This is why I say that Dark Eldar is difficult to place in a tournament setting.  If you min-max your lists as hard as I do, you will discover that too many lances or too many poison will cause extreme shifts in polarity; making certain matchups almost unwinnable.  I like having a fighting chance regardless of matchup, which is why I'm willing to take less Venoms for more lances because I feel that's where my army wants to be.  I can rely on gunboat re-rolls for shorter-range poison since it's more accurate, but at the same time, it's highly vulnerable to explosions, in which case MSU Venoms makes a better use of points.  More on balance later.

I'll say this right now, I don't think Dark Eldar can compete as a primary army in an arena as fierce as LVO.  Why?  Because we just don't have the tools or sustain to play in that type of arena.  We excel at damage, but as mentioned several times above, we shift too hard in either polarity.  It also doesn't help that I can count on one hand how many tournament-viable units we have from our book, but when people ask me about my Eldar, I can go on for hours.  This isn't any of our faults per se, but running DE as a primary army in a major event will have its consequences.  The first of these will be power polarity and designating yourself as a "spoiler" army, or trying for a more balanced approach and being outclassed by other armies.  Out of these two pretty sad options, players tend to look away and explore the third, more logical option (because the goal in tournaments is to win).  That third option is unlocked through the allies chart.  There's no hiding the fact that Eldar allies makes your list stronger; especially when the DE book can provide the poison/FMC protection while Eldar supplies the durability, anti-armor and other meta-specific counters (more answers exist in the Eldar book).  While both armies can put enemy armor to shame, Eldar can do it with longer-lasting units, and that's what you need in a good game between two experienced generals who can fully exploit eachother's weaknesses.

Do I agree that Dark Eldar is a "spoiler" army?  Yes I do.  It's their very design intent to be like that and it's largely due to the poison mechanic.  I personally don't like it because I think it forces us down that pre-determined spoiler path, but I also don't mind it because someone has to put Tyranid FMC spam in their place.  However, I will say that I'm not done with my Dark Eldar just yet.  My most recent pure DE list at 1850 puts out a healthy amount of poison and lance shots and it only gets worse the closer my opponents get.  For how to use this kind of pure DE list, read about it here.  I've really been enjoying it quite a lot, although I'm about to change it up big time vs. the Necron powerhouse players that's been plaguing my area.  That's when I bring out the Double CAD Lynx.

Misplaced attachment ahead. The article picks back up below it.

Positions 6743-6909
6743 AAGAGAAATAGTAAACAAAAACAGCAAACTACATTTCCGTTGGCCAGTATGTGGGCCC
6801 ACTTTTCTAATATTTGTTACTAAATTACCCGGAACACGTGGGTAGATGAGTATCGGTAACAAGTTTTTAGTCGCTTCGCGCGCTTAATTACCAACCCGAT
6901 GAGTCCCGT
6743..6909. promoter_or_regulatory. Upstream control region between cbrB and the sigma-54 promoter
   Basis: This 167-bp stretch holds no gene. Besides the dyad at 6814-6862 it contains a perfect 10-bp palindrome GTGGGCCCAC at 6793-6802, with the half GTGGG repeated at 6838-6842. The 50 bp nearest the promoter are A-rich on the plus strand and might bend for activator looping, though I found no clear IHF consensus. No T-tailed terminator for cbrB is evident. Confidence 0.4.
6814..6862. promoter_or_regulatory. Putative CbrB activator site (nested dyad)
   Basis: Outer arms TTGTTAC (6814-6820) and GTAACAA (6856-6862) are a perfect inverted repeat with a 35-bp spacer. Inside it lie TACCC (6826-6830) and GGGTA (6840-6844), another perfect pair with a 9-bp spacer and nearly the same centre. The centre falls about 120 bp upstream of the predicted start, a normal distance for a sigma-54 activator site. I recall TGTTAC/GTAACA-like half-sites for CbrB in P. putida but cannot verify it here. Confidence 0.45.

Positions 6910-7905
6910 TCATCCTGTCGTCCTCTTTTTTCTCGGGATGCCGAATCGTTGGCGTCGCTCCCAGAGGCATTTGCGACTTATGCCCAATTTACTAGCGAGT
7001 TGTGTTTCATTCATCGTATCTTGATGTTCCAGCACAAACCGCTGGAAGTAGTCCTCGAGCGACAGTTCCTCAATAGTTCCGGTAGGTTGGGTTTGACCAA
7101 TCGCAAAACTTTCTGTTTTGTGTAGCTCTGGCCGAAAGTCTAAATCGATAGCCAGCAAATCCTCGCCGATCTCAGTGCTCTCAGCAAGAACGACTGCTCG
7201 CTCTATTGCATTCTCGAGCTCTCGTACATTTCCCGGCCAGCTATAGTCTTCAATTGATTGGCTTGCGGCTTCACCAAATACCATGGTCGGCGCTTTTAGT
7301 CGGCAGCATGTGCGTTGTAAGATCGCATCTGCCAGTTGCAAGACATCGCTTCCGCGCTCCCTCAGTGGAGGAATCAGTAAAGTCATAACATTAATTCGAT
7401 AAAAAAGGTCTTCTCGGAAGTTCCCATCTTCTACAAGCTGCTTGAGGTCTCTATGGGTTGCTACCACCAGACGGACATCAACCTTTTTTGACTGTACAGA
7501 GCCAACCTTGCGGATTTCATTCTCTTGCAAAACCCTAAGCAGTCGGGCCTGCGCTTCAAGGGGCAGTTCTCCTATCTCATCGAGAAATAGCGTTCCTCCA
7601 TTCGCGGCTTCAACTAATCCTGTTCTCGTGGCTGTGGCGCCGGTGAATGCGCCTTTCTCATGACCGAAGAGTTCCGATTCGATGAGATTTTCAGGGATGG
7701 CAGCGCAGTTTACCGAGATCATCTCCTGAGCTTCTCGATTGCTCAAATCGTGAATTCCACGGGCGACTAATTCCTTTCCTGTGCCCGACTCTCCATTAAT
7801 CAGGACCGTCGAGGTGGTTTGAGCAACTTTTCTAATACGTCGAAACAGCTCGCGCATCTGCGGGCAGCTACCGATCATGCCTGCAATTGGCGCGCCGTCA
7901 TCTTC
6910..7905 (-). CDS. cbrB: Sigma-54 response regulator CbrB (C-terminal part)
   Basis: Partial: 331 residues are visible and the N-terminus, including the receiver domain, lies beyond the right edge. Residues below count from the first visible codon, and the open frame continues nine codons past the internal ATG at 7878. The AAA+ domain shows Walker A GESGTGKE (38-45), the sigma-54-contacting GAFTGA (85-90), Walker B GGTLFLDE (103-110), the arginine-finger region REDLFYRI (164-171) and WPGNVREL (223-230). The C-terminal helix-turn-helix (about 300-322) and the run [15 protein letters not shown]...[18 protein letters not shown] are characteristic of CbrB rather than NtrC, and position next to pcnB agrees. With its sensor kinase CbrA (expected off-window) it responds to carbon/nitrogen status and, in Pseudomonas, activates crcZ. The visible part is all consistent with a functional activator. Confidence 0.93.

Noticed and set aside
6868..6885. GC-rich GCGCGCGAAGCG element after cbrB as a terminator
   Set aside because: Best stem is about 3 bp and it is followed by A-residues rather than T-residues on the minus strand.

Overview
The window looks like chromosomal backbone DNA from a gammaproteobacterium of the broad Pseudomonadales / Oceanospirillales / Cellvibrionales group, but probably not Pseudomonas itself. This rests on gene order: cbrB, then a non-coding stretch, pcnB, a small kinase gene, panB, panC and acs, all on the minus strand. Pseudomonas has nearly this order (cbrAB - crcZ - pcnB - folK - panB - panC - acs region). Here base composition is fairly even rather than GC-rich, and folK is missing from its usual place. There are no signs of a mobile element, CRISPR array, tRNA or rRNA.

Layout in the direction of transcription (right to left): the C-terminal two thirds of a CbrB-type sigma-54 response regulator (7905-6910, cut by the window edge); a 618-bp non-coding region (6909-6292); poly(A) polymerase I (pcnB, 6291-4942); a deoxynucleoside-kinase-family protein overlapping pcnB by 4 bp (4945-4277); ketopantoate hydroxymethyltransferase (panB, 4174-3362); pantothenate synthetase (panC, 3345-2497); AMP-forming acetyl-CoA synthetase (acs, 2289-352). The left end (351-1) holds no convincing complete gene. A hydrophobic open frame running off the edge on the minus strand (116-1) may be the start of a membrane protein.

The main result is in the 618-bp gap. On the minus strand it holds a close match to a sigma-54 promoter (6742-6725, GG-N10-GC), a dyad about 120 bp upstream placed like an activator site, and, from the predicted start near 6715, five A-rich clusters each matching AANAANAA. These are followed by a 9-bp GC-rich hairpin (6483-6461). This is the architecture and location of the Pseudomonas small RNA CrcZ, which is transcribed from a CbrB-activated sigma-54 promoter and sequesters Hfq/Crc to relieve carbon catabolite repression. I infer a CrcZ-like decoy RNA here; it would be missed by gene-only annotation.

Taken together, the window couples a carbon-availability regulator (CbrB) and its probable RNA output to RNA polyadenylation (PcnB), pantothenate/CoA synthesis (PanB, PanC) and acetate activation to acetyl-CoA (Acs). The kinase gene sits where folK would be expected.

LVO Update:
Results from LVO, out of 256 some participants, the biggest major this year so far for 40K.
  • Highest placing DE is Rank 29, scored 45 battle points, running Dark Eldar with Eldar allies.
  • 2 people ran double CAD Dark Eldar, placing 101 and 165.
  • 6 people rank Dark Eldar/Eldar total
  • 2 people ran pure DE, came in 193 and 218.
  • There were only 2 Eldar players who took DE as secondary, one placing Rank 15, and he did so by just taking the WWP (shocker) + throwaway.
  • There were 30 Eldar players at the event.
  • There were only 10 Dark Eldar players at the event.  Only 2 placed in the top 100 (29 and 81).

Can't I'm surprised, none in the least.


greggles said...

40k is a very rock paper scissors style game these days. At best you can usually bring rock and paper, or paper and scissors, or rock and scissors, but it's really hard to bring all three.

There are some serious and potent combos between the harly codex and the DE one in terms of manipulating LD saves. It could create a new shift in power potency for DE. (my hope at least).

HERO said...

Leadership manipulation is gimmicky at best, I don't have much hope for it. The entire Harlequin codex, aside from the art, is pretty balls. I wrote an article for it previously titled Harlequins and the Kabal, check it out.

Nick C said...

I used to love bringing out my Dark Eldar, but with all the rock, paper, scissor matchups it makes it really tough. Some games are just not fun.

Harlequins have some nice gimmicks. I feel that just about any Harlequin army that gets the Warlord trait to add 2 or subtract 2 to the end of the game has a good shot at winning. Just keep your onset units alive.

Shawn said...

You Can Now Trade Your PS2 at GameStop

Ridvan said...

Good overview. I still like the dark Eldar for competitive play as I love being thAt wrench. And I do feel like some of the cc choices like grotesques really fill in some gaps, especially with te coven stuff. Then again, as a main dark eldar player and chronic optimist I am biased as all hell !

Matt Lewis said...

I reached the same conclusion with harlies, I wanted them, don't rate them as a standalone army and cant ally them in a useful fashion. Before the book hit i was considering a whole army, as the rules leaks came I downgraded that idea to a small but specific allied contingent (which I cant do unless unbound) so I threw the baby out with the bathwater.

Seen loads up for sale already ...